Mortise lock "buttons" issue


  #1  
Old 05-22-21, 06:19 AM
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Mortise lock "buttons" issue

Hi all,

Just moved into a new house and the front door has an old Mortise lock (likely early 20th century). See photo below. I know that the two buttons along the side are typically for allowing the front handle to be in a permanently locked state (so you need the key from the outside no matter what) or an unlocked state. My issue is that even if I push the button to keep the handle unlocked, once I lock the deadbolt with the key, the inner mechanism inverts the buttons. I assumed when I then unlocked the deadbolt, the buttons would switch back, but this is not the case and it seems to be one way. This means if I close and lock the door from the inside, and then subsequently unlock it (and close) the door to go out for a moment, I have no way to get back in unless I have the key.

I hope that makes sense. What confused me about this lock is that my father has a similar Mortise lock that remembers your button "preference". So in his case, the door handle preference (i.e., always unlocked) stays that way regardless of whether the deadbolt is locked or not. In my case, even if I set the preference to have the door handle unlocked, once that deadbolt is locked, the button preference goes away and the handle is again locked. Very annoying!

Is there a setting somewhere in the inner mechanism of the lock to make this not happen?

Josh

 
  #2  
Old 05-22-21, 07:43 AM
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Been retired for a while plus the last 15-20 years I worked, it was only on electrified commercial hardware.
As I remember it, the stops (buttons) followed a rule-of-thumb: Top stop pressed, outside unlocked and Bottom stop pressed, outside locked. Nearly all the mortise locks I found online use a single toggle dev‪ice instead of individual stops like you have.

Locking the outside knob (thumb-lift in your case) when the deadbolt is extended was an "added security feature". There may have been some that "unlocked" the stops when the deadbolt was retracted.
As far as "preference", I doubt it. Too complicated in the limited space available.

Someone still active in the industry should be along to provide more info and a different view.
 
  #3  
Old 05-23-21, 03:35 PM
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Stopworks operation varied by manufacturer......I don't think you can modify it to do what you want, but you should be able to remove the linkage from the deadbolt to the stops so that you can operate the deadbolt without messing with the stopworks. The old girl could probably use a thorough disassembly, cleaning & re-lube anyway. I would say don't attempt if you're not mechanically inclined tho. If you do, 2 cautions: (1)Be very careful when opening the main lock case (body), as springs can jump out and get lost or fly up in your face, & (2), handle the case carefully, older locks of this type, esp. pre WW II, were made of cast iron, and if dropped on a hard surface could crack. Also, over-tightening the screws could do the same.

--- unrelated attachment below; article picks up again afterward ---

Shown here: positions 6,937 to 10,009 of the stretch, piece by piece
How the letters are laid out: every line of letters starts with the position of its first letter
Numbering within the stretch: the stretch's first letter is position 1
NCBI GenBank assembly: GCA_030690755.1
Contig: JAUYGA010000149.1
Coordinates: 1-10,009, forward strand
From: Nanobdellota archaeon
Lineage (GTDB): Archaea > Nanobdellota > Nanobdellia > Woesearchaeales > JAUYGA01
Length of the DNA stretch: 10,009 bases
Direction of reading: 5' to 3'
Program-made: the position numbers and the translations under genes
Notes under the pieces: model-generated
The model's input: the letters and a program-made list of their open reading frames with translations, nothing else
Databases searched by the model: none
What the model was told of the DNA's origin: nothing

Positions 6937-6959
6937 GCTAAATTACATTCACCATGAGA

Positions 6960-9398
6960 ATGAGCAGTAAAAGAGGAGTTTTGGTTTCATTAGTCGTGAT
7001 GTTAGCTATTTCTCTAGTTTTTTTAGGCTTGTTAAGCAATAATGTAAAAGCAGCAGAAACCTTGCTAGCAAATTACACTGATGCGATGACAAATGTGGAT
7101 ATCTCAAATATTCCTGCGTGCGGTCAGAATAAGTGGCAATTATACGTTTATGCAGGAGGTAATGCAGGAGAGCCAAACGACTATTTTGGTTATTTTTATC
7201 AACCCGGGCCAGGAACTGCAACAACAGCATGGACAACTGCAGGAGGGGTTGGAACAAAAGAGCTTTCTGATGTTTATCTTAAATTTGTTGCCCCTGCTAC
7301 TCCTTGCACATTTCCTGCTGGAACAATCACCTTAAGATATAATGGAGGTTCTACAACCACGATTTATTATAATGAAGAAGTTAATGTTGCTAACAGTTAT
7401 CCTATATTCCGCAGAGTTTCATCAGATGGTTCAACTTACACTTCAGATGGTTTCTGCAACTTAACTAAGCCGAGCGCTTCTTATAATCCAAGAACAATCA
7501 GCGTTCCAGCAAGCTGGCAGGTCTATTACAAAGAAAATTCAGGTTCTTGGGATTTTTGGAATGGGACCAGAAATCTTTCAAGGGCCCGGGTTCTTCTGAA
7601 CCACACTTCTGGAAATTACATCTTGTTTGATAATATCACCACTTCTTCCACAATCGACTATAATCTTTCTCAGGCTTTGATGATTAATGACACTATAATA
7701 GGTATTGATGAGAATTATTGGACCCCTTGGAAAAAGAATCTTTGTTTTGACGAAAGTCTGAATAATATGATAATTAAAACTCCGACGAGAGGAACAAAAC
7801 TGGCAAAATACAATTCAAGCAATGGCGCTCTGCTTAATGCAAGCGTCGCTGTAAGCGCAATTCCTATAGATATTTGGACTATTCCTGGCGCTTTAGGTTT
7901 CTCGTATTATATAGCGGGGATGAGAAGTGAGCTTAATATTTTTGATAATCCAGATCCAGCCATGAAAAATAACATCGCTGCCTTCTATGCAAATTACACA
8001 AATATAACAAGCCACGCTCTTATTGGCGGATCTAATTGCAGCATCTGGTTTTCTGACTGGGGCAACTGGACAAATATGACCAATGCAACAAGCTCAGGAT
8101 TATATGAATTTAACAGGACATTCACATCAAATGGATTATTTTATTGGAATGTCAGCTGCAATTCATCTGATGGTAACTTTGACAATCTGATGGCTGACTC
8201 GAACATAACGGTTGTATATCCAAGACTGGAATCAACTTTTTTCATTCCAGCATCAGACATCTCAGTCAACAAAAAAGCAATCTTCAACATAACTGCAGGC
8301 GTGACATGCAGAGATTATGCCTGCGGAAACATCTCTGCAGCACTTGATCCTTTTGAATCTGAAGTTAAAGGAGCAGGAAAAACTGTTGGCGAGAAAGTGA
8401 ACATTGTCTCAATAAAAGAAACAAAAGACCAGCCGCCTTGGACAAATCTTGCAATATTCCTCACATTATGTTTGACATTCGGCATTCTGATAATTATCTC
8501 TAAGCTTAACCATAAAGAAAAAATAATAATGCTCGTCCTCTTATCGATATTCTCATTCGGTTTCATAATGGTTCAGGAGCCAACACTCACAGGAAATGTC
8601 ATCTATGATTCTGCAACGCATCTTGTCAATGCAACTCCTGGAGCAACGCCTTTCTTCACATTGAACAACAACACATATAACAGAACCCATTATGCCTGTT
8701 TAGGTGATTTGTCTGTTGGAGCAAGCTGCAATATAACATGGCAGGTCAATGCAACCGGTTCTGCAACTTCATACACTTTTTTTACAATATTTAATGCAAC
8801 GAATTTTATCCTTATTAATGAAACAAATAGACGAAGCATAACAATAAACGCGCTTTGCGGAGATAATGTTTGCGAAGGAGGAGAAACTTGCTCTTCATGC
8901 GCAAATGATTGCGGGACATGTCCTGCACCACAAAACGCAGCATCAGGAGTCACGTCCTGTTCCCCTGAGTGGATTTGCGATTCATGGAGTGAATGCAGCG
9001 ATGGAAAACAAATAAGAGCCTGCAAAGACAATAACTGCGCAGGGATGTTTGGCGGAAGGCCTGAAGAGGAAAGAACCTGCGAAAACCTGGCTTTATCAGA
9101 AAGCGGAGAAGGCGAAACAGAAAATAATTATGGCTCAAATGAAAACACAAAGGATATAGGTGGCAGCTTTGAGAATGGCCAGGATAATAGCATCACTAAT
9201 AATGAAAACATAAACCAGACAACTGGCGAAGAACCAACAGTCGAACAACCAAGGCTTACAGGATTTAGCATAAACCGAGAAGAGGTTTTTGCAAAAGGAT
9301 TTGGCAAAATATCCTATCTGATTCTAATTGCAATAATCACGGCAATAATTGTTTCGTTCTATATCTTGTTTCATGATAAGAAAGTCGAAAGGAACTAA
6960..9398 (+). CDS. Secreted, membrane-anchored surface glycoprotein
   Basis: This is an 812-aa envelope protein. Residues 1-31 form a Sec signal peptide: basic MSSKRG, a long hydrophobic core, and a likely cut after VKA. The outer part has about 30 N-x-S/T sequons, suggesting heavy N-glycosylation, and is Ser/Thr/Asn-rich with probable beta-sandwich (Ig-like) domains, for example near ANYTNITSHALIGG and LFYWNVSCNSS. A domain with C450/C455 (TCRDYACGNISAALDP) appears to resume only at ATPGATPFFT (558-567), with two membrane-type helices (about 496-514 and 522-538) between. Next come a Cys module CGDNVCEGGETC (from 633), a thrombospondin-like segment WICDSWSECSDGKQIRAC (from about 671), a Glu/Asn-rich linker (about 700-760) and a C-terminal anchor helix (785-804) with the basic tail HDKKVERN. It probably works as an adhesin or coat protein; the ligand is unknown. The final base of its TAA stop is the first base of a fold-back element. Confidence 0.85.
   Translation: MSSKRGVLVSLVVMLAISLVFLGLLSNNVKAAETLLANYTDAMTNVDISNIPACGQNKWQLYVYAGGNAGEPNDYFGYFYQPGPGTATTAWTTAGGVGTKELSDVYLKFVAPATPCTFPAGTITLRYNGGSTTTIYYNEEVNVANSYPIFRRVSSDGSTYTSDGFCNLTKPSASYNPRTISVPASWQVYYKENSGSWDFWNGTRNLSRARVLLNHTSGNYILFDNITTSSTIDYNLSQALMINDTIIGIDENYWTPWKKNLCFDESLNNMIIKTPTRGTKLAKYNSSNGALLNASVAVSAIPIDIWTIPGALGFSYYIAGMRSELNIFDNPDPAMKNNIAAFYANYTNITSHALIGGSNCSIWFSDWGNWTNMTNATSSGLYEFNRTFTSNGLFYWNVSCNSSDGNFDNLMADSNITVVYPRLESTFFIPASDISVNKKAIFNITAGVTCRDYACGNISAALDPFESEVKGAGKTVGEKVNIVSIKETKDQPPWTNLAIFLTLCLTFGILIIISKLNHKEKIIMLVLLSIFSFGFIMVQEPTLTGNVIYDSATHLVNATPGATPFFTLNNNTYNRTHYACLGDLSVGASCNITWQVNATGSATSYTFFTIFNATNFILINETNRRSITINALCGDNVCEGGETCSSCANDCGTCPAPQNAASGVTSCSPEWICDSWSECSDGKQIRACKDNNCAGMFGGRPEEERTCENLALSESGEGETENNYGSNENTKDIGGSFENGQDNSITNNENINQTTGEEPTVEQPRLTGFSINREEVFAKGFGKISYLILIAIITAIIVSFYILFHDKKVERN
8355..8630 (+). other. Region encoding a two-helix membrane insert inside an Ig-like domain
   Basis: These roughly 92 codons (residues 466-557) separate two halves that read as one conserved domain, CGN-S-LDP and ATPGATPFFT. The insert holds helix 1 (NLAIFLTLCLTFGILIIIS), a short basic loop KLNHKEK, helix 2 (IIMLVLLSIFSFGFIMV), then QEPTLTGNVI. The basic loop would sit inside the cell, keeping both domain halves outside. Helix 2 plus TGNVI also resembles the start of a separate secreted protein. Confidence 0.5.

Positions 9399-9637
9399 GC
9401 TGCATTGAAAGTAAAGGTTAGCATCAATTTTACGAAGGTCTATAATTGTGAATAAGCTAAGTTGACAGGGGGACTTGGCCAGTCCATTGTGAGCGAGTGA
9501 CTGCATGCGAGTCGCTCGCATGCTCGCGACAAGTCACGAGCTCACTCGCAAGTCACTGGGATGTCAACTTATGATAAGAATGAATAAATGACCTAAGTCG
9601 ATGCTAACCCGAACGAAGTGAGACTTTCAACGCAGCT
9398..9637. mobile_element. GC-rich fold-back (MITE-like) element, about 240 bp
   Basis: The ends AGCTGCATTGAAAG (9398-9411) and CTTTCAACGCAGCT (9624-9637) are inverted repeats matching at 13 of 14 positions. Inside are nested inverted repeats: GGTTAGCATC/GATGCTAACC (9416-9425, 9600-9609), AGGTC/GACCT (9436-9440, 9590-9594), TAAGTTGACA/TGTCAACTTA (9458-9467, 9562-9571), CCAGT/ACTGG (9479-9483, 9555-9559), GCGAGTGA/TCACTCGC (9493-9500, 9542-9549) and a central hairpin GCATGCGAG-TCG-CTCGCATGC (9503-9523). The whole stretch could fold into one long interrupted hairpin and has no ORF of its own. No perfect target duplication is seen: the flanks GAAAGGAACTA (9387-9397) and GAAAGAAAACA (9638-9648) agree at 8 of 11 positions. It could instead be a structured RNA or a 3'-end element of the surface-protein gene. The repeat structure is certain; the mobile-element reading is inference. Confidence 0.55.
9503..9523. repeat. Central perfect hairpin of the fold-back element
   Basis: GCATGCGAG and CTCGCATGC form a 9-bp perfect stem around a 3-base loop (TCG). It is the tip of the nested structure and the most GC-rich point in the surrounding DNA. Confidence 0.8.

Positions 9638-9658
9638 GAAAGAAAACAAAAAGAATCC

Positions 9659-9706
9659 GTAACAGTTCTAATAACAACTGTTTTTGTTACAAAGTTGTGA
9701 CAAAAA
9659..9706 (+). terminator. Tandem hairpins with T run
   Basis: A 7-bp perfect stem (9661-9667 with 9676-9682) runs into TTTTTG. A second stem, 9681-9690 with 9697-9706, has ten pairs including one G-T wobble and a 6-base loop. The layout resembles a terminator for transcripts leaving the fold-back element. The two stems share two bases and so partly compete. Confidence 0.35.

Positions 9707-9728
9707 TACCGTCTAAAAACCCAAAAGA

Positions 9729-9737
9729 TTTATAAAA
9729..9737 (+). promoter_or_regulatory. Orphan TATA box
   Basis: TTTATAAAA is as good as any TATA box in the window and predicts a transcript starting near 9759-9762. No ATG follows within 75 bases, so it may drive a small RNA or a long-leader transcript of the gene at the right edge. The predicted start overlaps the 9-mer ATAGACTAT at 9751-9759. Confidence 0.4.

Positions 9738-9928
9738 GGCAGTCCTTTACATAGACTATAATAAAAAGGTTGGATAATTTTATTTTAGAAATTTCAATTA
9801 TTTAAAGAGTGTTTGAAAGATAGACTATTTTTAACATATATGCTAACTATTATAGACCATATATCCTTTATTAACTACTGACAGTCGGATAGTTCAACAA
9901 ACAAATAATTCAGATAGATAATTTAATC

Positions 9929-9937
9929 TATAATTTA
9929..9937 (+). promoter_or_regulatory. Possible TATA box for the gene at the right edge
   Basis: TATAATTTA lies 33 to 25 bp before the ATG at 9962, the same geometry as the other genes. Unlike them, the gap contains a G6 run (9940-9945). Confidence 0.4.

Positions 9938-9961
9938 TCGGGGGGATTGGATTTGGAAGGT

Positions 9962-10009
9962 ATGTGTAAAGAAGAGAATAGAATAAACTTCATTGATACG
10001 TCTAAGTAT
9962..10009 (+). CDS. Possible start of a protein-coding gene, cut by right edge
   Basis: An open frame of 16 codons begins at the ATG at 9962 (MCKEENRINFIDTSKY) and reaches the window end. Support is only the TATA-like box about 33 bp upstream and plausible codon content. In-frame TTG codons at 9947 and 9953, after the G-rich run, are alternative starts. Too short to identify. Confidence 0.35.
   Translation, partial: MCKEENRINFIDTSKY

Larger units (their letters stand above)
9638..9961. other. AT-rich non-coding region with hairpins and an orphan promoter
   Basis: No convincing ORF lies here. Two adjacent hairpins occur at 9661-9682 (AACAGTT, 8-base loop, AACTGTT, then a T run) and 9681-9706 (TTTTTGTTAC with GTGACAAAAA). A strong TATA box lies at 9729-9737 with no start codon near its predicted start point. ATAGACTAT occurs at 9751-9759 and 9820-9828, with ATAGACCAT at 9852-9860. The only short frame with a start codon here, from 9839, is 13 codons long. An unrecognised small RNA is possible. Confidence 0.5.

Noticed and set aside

If you find an older locksmith (the person, not the company) in your area, they'd probably be happy to look at if you remove it from the door and take it to them, and likely for little $$.

Don't be surprised tho, if you discover that the linkage is integral to the thumb-turn, or other necessary operation of the lock.

 
  #4  
Old 05-23-21, 03:41 PM
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Hard to see the key cylinder in the photo, but the cylinder usually reveals the lock brand, unless it's been swapped out for a generic cylinder at some point.....an original key would be interesting also. Might have a chance at more info if we knew the brand.
 
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Old 05-29-21, 06:13 AM
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ThisOldMan & rstripe: thanks to both of you for the valuable information. I had the cylinder of this lock swapped when I moved in (for security) so not sure what the original brand was. For now I suppose I'll leave things as-is, rather than attempt any kind of disassembly to fix this issue. It's not ideal but certainly not worth busting the lock with my trying to remedy this -- or spending more money with a locksmith!
 
  #6  
Old 10-27-23, 10:27 AM
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Same issue

Hi I have the exact same mortise lock as you. I know it's a Sargent lock from the 1920's. I recently refinished my door and the contractor removed the lock and inadvertently put it in an area outside that got wet and became rusty. I had a locksmith open and clean it and when it was reinstalled the outside thumb button on the handle would relock after the bolt was locked and unlocked even though the button on the side was pushed in to unlock. He could not figure this out and I was hoping you had found someone or figured it out yourself so you can help me solve this issue? Thanks
 
  #7  
Old 10-28-23, 07:51 AM
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So, from what you're saying, the lock did not function this way before it was taken apart to clean. This would suggest that the internal parts can be configured either way, and your "smithy" simply reassembled it incorrectly. If you live in a large metropolitan area, I'd take the lock to an older smithy who's had experience servicing the older parts of town. I remember early in my career, being flummoxed by an old rare mortise lock, and taking it to a smithy downtown who'd been in business like 40 years.

Another possibility, is a broken or missing spring. Springs were the first things to usually break in older locks, and there may be one associated with the deadbolt-to-stopworks transfer link.
 
 

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